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Several news items this week got me to thinking about the importance of having goals in order to accomplish results.  A goal is a desired result and a SMART goal is one that is Specific, Measurable, Achievable, Realistic and Timely.  In other words, SMART goals require more thought and detail, and are more likely to be accomplished than ones that are vague.

As human resource practitioners, we may be asked to develop diversity recruitment strategies and/or affirmative action plans in order to increase employment opportunities for various diverse demographic categories, such as women, minorities, veterans or people with disabilities.  However, it is one thing to say “we want to improve our recruitment and retention of military veterans” (a vague goal) and quite another to put SMART goals in place for how that desired outcome will be achieved.  At the end of the blog I’ll give some examples of SMART goals to replace the vague one mentioned above.

The first goal-related news item that caught my eye was a recent Washington Post article highlighting the significant increase in military veterans hired to work in the federal government.  Veterans, including those with disabilities, represent 28.5% of all people hired to work in the federal government in the last fiscal year (FY 2011: Oct 2010 – Sep 2011), which is an increase of 2.9% over the previous fiscal year (FY 2010).  How does that translate into real numbers?  In FY 2010, the number of veterans hired was 72, 133, so FY 2011 should be a bit more than 74,000 hired.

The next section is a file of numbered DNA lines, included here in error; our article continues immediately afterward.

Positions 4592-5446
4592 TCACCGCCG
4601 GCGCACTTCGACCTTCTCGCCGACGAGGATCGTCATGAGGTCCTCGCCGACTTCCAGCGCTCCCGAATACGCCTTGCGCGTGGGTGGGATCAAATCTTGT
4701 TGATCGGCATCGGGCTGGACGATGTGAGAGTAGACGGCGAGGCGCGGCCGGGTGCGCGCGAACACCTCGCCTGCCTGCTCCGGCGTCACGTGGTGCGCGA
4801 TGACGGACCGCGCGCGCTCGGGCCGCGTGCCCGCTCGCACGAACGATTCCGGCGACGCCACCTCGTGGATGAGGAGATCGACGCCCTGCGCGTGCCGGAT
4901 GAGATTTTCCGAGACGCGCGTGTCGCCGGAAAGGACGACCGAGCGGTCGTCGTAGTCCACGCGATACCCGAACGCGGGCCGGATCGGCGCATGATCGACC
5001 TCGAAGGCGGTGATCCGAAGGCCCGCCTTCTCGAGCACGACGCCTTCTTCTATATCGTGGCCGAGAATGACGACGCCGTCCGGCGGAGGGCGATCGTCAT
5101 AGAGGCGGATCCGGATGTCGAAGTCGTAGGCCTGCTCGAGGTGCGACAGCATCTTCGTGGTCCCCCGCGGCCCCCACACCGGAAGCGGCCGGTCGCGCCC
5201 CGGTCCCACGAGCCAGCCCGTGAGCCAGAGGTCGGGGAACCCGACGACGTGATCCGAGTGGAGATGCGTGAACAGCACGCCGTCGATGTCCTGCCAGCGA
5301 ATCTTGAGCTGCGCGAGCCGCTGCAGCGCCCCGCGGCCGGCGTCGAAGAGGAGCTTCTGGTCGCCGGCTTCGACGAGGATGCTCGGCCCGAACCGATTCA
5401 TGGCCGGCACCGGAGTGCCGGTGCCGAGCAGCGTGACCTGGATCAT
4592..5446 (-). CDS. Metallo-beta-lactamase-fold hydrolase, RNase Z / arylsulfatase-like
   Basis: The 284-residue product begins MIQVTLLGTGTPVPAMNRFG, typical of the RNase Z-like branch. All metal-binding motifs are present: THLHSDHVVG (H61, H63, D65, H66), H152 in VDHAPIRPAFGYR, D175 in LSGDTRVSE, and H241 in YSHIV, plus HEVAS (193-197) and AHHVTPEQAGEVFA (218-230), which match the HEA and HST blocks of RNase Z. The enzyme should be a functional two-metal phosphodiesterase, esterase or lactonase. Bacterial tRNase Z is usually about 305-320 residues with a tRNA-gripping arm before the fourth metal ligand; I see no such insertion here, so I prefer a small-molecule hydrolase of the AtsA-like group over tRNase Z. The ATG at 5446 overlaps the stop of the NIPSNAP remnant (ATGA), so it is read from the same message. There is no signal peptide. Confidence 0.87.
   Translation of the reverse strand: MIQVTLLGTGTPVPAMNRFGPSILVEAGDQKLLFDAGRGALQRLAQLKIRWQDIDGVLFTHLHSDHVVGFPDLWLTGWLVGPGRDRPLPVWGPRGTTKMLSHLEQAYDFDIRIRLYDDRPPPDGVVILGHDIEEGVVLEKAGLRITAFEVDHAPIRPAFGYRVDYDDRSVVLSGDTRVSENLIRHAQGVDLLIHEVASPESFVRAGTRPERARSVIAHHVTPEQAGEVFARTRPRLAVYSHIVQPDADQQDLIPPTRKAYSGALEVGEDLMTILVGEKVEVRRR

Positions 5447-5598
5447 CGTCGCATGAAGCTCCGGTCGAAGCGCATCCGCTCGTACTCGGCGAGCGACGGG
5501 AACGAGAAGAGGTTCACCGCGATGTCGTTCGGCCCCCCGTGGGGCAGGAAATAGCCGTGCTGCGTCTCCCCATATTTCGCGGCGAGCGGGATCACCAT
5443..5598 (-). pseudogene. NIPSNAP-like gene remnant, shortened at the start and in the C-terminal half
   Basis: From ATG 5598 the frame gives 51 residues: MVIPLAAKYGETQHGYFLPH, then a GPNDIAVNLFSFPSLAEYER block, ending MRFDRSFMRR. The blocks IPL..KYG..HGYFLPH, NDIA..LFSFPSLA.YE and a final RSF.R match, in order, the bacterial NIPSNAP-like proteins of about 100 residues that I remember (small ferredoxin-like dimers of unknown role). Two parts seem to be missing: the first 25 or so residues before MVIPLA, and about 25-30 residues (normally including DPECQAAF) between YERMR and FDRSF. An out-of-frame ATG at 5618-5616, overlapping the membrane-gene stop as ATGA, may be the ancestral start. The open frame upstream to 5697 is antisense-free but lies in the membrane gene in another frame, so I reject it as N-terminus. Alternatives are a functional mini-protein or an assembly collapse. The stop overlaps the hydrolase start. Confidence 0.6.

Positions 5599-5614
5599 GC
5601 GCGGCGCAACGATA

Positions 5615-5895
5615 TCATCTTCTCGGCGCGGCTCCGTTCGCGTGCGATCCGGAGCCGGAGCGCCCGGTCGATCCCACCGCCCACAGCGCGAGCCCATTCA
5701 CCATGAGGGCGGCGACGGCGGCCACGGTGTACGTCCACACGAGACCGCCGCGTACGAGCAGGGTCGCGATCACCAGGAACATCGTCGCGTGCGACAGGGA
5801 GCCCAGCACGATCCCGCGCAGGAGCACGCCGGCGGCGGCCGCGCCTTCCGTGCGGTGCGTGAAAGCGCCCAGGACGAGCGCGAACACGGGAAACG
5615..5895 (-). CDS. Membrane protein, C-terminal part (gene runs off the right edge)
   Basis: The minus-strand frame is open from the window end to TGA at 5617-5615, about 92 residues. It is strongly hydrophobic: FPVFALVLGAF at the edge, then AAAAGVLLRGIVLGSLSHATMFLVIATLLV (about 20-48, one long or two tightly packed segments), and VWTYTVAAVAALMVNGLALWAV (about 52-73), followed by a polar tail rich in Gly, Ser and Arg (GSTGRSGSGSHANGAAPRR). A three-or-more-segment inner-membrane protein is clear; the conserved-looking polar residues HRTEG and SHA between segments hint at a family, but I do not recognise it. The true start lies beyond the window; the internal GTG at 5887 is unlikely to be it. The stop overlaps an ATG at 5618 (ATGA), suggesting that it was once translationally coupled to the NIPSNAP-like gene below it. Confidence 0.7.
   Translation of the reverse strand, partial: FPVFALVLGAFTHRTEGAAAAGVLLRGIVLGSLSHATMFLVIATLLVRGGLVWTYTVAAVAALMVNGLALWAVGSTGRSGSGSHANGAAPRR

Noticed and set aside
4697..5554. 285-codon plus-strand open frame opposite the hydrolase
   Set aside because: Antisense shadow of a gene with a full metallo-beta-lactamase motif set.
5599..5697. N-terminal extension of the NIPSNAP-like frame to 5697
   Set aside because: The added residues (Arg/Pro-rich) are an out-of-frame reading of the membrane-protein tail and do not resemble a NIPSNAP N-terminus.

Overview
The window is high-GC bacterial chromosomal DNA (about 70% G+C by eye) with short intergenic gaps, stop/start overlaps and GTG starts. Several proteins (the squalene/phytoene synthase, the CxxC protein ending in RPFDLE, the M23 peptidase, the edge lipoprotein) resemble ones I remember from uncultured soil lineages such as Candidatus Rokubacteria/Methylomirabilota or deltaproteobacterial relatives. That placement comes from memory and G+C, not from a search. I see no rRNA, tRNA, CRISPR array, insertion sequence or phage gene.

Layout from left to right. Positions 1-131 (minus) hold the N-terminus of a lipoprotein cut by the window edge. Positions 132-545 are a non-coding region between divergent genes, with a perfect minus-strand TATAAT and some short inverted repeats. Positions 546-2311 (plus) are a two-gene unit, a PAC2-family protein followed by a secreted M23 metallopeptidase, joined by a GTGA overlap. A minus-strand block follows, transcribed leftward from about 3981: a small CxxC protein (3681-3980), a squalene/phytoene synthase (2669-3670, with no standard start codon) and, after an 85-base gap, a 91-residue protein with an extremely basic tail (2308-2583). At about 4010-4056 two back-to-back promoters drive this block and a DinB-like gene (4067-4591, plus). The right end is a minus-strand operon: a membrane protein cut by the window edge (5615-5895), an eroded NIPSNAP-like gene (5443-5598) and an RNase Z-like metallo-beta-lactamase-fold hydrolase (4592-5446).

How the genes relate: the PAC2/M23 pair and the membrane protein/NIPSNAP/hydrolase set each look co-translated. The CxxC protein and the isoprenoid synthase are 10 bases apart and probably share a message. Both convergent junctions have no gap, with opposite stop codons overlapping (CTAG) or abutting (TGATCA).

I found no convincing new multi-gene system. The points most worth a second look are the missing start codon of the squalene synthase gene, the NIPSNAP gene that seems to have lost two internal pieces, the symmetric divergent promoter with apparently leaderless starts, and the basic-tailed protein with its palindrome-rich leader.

The Office of Personnel Management (OPM) issues an annual report on Employment Of Veterans in the Federal  Executive Branch which details by agency the total number of employees and the total number of veterans.  So how does that break out by agency?  As you might expect, the Departments of Defense, Veterans Affairs, Homeland Security, and Transportation rank the highest in terms of overall numbers of veterans in their workforces.  However, there are still a number of agencies that employ a comparatively smaller number of service members.  At Agency for International Development, National Science Foundation, Environmental Protection Agency and Departments of Education and Health and Human Services, veterans make up less than 9% of total hires.  OPM is working with those agencies to help them set goals for the next few years